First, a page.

Semiarundinaria yashadake f. kimmei is a decorative bamboo with tightly packed glossy golden yellow canes that turn a stunning red colour if exposed to bright sunshine. It’s upright habit and dense green foliage make it a good choice for screening either planted directly into the garden or kept in containers.
Plant in moist, humus-rich, well drained soil. Use a non-perishable barrier when planting to restrict the spread.
Buying Bamboo & Grasses from Jacksons Nurseries
At Jacksons Nurseries we sell the majority of our stock all year round. Our stock is for the most part grown outdoors making it far hardier than those grown under glass and/or only sold ‘In Season’. With Bamboo and Grasses the leaves can differ in quality dependent on the time of the year and whether they are in their growth phase. We protect less hardy species during the winter but other plants grown out doors may have some wind damage. This is in no way detrimental to the plant and will grow out naturally in spring.
Bamboo has become quite popular in recent years and is used as an alternative to more tradition hedging or screens. They can also make a striking focal point when grown in isolation. Most bamboo varieties are fully hardy and will tolerate most soil types, thriving in moist, well-drained soil and placed in a sheltered spot.
Bamboo should ideally be planted in spring to give it the best chance of producing strong, new canes in summer. While most bamboo is evergreen the plants will become dormant during autumn and winter.
Types of Bamboo
There are two main types of Bamboo, they are classed as either ‘running’ or ‘clump-forming’.
Running bamboo are often referred to as invasive bamboos because they produce large stems (rhizomes) which grow away from the plant in all directions and can spread rampantly if not contained.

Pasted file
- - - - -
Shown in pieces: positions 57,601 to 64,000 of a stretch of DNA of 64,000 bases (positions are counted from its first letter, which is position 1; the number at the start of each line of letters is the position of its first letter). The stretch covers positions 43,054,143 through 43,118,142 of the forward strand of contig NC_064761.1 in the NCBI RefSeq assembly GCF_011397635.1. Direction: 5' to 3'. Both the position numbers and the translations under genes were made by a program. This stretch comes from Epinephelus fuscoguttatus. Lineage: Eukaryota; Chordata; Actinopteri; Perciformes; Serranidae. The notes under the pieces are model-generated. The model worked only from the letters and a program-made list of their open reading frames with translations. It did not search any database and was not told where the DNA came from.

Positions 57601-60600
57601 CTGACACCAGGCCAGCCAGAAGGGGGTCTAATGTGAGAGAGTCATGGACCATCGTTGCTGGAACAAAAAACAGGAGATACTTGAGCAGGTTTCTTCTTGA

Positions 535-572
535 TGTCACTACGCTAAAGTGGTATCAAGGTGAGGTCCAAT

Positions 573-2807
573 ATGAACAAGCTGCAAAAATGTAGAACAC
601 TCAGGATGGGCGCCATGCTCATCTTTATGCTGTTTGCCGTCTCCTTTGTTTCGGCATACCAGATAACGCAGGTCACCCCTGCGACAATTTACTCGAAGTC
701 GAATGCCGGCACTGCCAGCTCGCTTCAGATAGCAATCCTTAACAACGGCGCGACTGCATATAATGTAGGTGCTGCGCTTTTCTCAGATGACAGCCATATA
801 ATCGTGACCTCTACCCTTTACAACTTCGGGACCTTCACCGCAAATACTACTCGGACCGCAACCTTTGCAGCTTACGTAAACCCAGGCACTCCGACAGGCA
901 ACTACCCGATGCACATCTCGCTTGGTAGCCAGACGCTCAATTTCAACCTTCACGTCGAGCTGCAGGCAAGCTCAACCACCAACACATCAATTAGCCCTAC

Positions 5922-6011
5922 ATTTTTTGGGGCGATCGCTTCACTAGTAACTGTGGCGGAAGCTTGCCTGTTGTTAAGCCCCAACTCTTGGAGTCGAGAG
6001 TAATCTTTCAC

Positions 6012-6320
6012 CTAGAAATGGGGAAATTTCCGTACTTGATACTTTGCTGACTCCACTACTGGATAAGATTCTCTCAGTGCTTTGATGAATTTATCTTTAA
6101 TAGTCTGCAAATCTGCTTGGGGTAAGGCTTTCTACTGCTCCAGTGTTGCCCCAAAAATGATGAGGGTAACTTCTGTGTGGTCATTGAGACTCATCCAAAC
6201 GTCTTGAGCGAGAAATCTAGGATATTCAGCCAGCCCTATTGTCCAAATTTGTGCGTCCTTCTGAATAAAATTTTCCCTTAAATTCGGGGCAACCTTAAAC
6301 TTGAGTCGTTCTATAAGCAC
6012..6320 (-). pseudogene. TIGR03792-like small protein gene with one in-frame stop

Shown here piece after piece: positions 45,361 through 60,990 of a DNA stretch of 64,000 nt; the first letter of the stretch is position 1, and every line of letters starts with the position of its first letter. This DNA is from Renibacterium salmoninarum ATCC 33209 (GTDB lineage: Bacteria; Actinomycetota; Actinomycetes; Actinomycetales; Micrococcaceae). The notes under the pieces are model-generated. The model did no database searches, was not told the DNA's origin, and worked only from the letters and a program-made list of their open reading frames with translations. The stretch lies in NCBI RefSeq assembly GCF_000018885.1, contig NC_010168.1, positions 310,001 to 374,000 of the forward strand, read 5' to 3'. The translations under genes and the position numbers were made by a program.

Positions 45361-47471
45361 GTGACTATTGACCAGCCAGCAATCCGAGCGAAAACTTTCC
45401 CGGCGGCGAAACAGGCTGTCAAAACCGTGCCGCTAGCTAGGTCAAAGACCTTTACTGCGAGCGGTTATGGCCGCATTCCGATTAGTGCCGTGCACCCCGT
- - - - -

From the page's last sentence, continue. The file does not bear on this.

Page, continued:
Running Bamboos: Arundinaria, Bashania, Chimonobambusa, Clavinodum, Hibanobambusa, Indocalamus, Phyllostachys, Pleioblastus, Pseudosasa, Sasa, Sasaella, Sasamorpha, Semiarundinaria, Sinobambusa and Yushania.
Clump-forming bamboos in contrast have roots that form in tight clumps which mean they are far less invasive.
Clump-forming Bamboos: Bambusa, Chusquea, Dendrocalamus, Drepanostachyum, Fargesia, Himalayacalamus, Schizostachyum, Shibataea and Thamnocalamus.
Planting & Aftercare
While spring is the ideal time to plant bamboo, it is possible to plant potted stock throughout the year providing you avoid any ground frost. Before planting dig in some organic matter like manure or garden compost then dig the planting hole slightly larger than the plants roots and deep enough so the roots sit slightly lower to allow 2-3cm of soil to cover the top of them.
When back filling around the edges ensure that the new roots are not damaged. Water well following planting and add mulch to protect the roots.
Water your bamboo regularly especially during dryer periods. Each spring feed your bamboo with a nitrogen rich fertiliser and for the rest of the season a well balanced fertiliser is recommended until the end of summer.
While bamboos require little maintenance they can look unsightly if left to their own devices. You can prevent them from becoming a nuisance with little effort. Remove any weak, damaged or dead canes in spring by cutting them back to ground level and remove any debris at the base of the clumps at the same time. Once the plant is established you can remove some of the foliage from the bottom of the plant to show off the decorative canes of some varieties.
In general bamboos are usually problem free however they may occasionally suffer from rust or root rot.
Bamboo shoots can pop up anywhere in your garden, neighbouring gardens and even through solid barriers such as drives, patios and conservatory floors. Normal weed suppressants will not stop bamboo from spreading. Although they do not tend to spread as much as running bamboo, clump-forming bamboo varieties can grow out of control.
In rare cases your Bamboo may flower and while it can look dramatic it isn’t good news for the plant. Most Bamboos will die after flowing and while this isn’t always the case the chance of recovery is very low. If you do spot the odd flowering shoot cut it out as soon as you see it to discourage more from forming. If the entire clump starts to flower the best course of action is to let it continue which feeding and watering, cut the clump back to ground level and feed with a nitrogen rich fertiliser to help encourage new growth.
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